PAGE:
E. coli outbreak shows how easily contaminated food can reach fork
September 24, 2006
The Charlotte Observer, N.C.
The recent E. coli outbreak linked to bagged spinach is making clear what food safety experts say they've known for years: From farm to fork, there aren't enough checks and balances to protect consumers from contaminated food.
One expert likened lax government oversight and voluntary guidelines to gambling with people's lives. Among the holes they cite in the safety of the nation's food supply:The Food and Drug Administration has no authority to inspect farms until an outbreak.
The FDA can't enforce safety regulations on the farm or in a production facility. It can merely suggest good practices. In fact, the agency twice in the past two years warned spinach growers to improve safety on their farms.
There are lots of opportunities for food contamination -- from the farm to the processing plants to distribution centers and retail stores. Yet, the thoroughness and frequency of state inspections vary, and it's possible a store could go years without a check-up -- if at all.
As of Saturday, the outbreak had sickened 171 people in 25 states -- but neither of the Carolinas -- and killed at least one person in Wisconsin. Authorities in Idaho and Maryland were investigating the deaths of two others, including a toddler to determi ne whether their deaths were also linked to E. coli.
The FDA first warned of the E. coli outbreak Sept. 14, telling consumers to avoid bagged spinach and that even washing the leaves would not remove the sometimes deadly bacteria.
Food safety experts say such outbreaks could be avoided. Possible solutions, they said: the FDA or U.S. Department of Agriculture -- or some government entity -- should have more authority on farms when it comes to preventing diseases in humans. And growe rs should be required to adhere to safety standards, rather than merely being encouraged to.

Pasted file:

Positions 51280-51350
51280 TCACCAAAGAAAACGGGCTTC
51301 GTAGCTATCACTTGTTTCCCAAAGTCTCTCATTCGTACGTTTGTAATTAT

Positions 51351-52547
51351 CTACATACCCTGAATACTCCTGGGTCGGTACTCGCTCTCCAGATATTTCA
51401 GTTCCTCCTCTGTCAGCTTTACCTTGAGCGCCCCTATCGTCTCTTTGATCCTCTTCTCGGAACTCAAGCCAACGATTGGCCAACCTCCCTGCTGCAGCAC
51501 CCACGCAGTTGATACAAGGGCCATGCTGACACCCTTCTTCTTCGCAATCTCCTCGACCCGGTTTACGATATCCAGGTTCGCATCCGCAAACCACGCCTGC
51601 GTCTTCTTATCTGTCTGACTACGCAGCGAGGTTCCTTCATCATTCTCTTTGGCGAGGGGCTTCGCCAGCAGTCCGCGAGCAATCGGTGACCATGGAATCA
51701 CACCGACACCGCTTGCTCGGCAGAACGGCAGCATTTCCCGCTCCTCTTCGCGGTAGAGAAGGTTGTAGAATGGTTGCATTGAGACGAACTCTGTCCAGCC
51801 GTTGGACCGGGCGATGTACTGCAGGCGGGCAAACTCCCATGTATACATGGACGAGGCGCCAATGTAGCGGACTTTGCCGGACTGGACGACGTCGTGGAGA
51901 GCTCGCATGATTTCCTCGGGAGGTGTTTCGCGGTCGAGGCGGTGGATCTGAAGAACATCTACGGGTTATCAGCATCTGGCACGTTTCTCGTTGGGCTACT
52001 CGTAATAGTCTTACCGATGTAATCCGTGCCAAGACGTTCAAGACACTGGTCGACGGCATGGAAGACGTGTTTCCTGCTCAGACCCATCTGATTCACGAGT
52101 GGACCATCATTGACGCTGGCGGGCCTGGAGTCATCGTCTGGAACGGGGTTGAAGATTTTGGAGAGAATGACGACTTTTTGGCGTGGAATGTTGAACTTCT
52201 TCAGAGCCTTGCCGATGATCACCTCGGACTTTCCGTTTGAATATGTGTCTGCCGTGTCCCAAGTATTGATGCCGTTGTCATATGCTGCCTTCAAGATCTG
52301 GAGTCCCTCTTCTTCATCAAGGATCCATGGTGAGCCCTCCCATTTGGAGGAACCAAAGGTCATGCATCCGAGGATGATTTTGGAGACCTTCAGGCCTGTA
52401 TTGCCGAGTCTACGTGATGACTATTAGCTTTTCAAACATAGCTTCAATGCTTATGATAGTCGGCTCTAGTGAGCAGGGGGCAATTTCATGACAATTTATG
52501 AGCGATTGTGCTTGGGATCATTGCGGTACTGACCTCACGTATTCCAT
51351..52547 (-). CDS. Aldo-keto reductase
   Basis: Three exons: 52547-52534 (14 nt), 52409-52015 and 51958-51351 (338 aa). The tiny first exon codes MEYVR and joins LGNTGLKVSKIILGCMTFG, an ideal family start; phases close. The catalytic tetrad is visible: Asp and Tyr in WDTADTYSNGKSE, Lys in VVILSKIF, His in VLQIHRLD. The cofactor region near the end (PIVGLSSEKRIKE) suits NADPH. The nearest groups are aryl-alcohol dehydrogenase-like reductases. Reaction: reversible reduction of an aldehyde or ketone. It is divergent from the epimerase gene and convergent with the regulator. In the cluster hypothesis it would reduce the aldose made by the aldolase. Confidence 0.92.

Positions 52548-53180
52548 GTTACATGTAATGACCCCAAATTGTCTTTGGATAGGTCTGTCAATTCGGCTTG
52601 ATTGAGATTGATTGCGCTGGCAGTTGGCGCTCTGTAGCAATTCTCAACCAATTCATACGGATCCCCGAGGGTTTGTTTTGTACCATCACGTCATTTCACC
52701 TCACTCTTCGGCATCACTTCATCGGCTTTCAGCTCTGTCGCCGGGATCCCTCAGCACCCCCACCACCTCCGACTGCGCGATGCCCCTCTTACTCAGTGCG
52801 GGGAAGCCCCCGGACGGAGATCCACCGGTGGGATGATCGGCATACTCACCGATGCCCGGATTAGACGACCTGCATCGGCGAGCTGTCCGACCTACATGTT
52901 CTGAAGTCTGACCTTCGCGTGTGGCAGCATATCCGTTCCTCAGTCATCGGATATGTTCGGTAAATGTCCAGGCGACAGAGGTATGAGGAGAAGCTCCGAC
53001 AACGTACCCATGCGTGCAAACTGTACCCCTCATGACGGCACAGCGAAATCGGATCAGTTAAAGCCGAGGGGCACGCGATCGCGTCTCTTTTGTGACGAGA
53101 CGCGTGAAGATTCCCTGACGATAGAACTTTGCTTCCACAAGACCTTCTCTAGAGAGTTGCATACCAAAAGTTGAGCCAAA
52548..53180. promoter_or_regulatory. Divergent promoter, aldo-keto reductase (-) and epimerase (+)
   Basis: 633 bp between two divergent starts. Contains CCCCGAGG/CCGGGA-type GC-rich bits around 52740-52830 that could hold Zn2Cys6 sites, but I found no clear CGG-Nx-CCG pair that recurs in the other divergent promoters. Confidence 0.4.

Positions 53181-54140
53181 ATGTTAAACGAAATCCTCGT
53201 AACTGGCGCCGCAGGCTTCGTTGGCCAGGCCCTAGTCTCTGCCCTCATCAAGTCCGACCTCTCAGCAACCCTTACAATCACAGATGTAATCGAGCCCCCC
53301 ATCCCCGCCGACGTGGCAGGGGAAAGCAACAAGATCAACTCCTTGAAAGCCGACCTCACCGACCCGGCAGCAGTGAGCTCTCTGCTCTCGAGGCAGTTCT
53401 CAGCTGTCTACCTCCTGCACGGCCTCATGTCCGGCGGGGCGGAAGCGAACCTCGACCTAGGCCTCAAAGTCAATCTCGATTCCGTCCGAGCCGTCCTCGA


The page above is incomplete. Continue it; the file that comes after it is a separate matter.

While some states do some monitoring, the experts say safeguarding the nation's food supply is too big a job for any one state, especially when state programs can vary widely.
South Carolina doesn't check for bacteria until there is an outbreak.
North Carolina runs about 800 produce tests a year -- for pathogens, such as E. coli, and pesticides -- gathering samples from farms, processing plants, distribution centers and stores. But that means tests at individual locations are few and far between. There are more than 1,300 supermarkets in the state, for example.
"This industry has been playing roulette with the consumer for way too long a time," said Michael Doyle, director of the University of Georgia's Center for Food Safety.
Right now, the system for ensuring safety of produce is a patchwork construction and the holes are becoming more apparent, said Caroline Smith DeWaal, food safety director for Washington-based Center for Science in the Public Interest, a consumer advocacy group.
"We don't have an agency that can go in and do a mandatory recall. We don't have an agency with inspectors to see that they have (safety) controls in place. We don't even have mandatory controls," DeWaal said. "The FDA relies on guidelines."
The FDA isn't allowed on farms until there is an outbreak, she said.
The USDA is the authority on the farm but only when it comes to responding to animal or plant diseases that make the livestock or crop sick -- but not people.
"USDA has one job, FDA has another," DeWaal said. "But we really need to have an agency designated that has the authority and resources to manage and monitor food safety at the farm level."